Painful Intercourse Causes and Treatment
Last updated on June 29th, 2016
According to a recent survey called the 2009 National Survey of Sexual Health and Behavior, up to a third of women experience some type of pain during intercourse. It is a common problem that has many causes, most of which can be treated. Pain on intercourse can decrease your sex drive and can make you fearful of sex, which doesn’t help fertility. Most women have actual physical causes of having pain on intercourse and it is rarely a psychological problem.
Some reasons for pain on intercourse include the following:
A lack of female arousal:
Women get aroused at a slower rate compared to men. Women need more foreplay to become aroused enough to enjoy sex. In order to treat this problem, the man and woman need to engage in more foreplay before the “act” of intercourse. There are different ways to enhance female arousal and you need to find something that arouses you so that you lubricate the vagina more and enjoy sex to a greater degree.
Lack of Lubrication:
Even if you feel like having sex, you may not have the vaginal lubrication to make the act of sex more comfortable. If you take a warm bath before sex, for example, it can decrease the amount of lubrication you have. Lubrication takes at least 5 minutes to occur after you become aroused. If you have problems with a lack of normal lubrication, you need to have access to some type of water-soluble lubricant, such as KY Jelly. This can make sex more comfortable and will make up for the lack of natural lubrication.
Tension or Stress:
If you are stressed out by the events of the day, you will not be relaxed enough to have non-painful sex. You won’t be as lubricated and you won’t feel as much like having sex. The best solution is to try and de-stress your life or to do things that relax you before sex. A good massage or meditation can put you in the mood for having sex and will increase your libido and your ability to become lubricated during sex.
A Lack of Genital Fit:
There may be a problem with the woman’s vagina being too small or the man’s penis being too big (or both). The best way to handle this is to use some kind of lubricant and to take it slower during sex. The vagina eventually relaxes and expands to fit the penis so that sex isn’t so painful.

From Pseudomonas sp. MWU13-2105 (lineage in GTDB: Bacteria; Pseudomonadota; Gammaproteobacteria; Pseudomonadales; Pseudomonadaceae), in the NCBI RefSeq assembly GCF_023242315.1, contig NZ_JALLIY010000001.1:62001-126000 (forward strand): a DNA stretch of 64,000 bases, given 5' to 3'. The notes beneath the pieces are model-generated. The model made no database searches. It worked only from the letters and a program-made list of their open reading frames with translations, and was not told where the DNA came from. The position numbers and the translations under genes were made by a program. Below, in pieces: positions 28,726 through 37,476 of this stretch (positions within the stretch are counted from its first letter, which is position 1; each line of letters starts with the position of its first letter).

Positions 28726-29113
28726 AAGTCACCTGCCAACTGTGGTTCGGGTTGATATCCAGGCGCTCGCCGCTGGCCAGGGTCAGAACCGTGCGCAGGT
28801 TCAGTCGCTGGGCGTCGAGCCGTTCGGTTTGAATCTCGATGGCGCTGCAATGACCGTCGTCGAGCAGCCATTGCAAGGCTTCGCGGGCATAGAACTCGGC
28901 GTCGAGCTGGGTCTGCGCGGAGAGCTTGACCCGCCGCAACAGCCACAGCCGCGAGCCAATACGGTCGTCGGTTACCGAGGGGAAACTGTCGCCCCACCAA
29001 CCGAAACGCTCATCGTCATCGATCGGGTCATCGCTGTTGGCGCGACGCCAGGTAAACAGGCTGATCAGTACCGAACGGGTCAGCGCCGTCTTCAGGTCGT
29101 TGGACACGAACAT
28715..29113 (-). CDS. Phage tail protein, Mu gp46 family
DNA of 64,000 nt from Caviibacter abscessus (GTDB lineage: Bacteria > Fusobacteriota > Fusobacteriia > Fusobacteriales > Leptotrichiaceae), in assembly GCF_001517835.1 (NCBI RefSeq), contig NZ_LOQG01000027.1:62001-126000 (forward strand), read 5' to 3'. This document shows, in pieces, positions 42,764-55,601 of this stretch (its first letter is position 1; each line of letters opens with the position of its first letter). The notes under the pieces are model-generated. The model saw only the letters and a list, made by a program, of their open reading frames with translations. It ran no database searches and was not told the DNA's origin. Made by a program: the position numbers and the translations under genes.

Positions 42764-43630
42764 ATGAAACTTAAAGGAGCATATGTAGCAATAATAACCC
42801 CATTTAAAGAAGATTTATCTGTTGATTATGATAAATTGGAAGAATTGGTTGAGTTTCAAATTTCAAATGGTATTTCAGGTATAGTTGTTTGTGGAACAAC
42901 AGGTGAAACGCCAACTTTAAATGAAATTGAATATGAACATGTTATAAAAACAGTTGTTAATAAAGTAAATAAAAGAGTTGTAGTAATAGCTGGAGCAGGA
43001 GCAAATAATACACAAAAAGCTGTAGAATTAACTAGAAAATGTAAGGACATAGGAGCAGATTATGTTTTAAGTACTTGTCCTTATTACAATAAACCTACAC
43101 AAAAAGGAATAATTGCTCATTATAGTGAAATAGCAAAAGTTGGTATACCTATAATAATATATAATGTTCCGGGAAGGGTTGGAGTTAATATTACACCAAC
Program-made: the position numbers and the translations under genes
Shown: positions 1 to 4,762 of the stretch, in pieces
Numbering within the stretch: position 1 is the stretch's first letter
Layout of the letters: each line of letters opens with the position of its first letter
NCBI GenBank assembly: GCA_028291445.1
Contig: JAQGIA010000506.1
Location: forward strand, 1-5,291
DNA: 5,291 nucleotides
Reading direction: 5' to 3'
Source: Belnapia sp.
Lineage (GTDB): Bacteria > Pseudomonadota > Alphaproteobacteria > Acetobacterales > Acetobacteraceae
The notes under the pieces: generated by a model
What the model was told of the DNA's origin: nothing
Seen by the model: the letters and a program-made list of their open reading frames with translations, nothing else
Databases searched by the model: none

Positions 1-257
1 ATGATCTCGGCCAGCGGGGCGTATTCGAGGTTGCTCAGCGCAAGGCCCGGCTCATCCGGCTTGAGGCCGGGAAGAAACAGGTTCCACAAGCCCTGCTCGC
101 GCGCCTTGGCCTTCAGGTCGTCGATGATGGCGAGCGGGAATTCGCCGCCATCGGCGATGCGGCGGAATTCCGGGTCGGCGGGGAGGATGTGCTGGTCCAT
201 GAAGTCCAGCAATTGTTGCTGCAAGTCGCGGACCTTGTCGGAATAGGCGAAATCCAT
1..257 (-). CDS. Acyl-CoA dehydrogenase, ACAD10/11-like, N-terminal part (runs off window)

Endometriosis is when there are implants of uterine lining that have left the uterus and have implanted themselves on other parts of the pelvis. This can cause painful intercourse. The best way to do this is to see the gynecologist and get some type of treatment for the endometriosis. It could involve medications to decrease the size of the implants or can involve surgery to remove the implants so that fertility is enhanced and sex is less painful.
Women who have trichomonas infections, yeast infections, or genital herpes will have pain on intercourse when the infection is especially active. The infection can change the sensitivity of the vagina and vulva so that there is pain on intercourse. The best treatment for this is to treat the infection or take medications for the infection so that sex is less painful. The man may need to be treated as well so the infection doesn’t come back.
Irritable bowel syndrome:
When a woman has a problem with an irritable bowel, the constipation and sensitivity of the bowels can contribute to pain on intercourse. The rectum is close to the vagina so, when sex occurs, an irritation of the rectum can impact the pain of having sex. There are ways to manage this. Your primary care doctor can help you change your diet, reduce stress, or give you medications that will treat the irritable bowel syndrome so that sex is less painful.
Menopause can cause changes in the vagina, particularly dryness and an increased sensitivity of the vagina so that sex is more painful. The best way to handle this is to improve the lubrication of the vagina so that the dryness of the vagina doesn’t impact the pain of sex. Your gynecologist may be able to recommend or prescribe estrogen vaginal cream which will improve the lubrication of the vagina.